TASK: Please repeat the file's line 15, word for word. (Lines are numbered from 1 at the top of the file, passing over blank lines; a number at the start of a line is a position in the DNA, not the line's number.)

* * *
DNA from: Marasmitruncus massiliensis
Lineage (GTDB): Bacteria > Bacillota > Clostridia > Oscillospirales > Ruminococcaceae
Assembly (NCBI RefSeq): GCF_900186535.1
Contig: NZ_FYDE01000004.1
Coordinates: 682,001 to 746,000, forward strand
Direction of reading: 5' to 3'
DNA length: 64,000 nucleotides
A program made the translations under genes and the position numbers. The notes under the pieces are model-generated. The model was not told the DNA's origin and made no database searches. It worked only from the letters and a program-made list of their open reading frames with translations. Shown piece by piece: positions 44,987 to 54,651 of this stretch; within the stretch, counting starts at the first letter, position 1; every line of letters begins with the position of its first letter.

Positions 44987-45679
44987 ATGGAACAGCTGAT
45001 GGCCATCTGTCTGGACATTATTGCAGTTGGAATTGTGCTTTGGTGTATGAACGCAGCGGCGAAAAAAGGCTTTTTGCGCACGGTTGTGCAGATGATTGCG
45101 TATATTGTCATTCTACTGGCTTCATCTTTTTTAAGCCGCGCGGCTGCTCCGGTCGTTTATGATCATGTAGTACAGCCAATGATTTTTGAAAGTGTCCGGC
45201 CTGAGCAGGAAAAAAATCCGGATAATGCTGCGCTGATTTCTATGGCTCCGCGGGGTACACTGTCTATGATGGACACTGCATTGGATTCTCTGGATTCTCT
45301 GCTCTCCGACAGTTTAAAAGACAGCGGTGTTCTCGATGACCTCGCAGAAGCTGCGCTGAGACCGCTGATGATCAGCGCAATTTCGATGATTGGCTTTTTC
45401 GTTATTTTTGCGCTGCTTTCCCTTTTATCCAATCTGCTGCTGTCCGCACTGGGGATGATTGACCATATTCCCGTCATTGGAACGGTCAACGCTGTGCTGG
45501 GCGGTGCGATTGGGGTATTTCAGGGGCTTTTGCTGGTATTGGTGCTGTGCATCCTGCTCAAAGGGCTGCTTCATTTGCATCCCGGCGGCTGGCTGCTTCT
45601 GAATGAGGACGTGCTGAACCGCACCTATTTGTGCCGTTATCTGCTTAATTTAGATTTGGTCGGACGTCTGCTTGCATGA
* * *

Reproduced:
45401 GTTATTTTTGCGCTGCTTTCCCTTTTATCCAATCTGCTGCTGTCCGCACTGGGGATGATTGACCATATTCCCGTCATTGGAACGGTCAACGCTGTGCTGG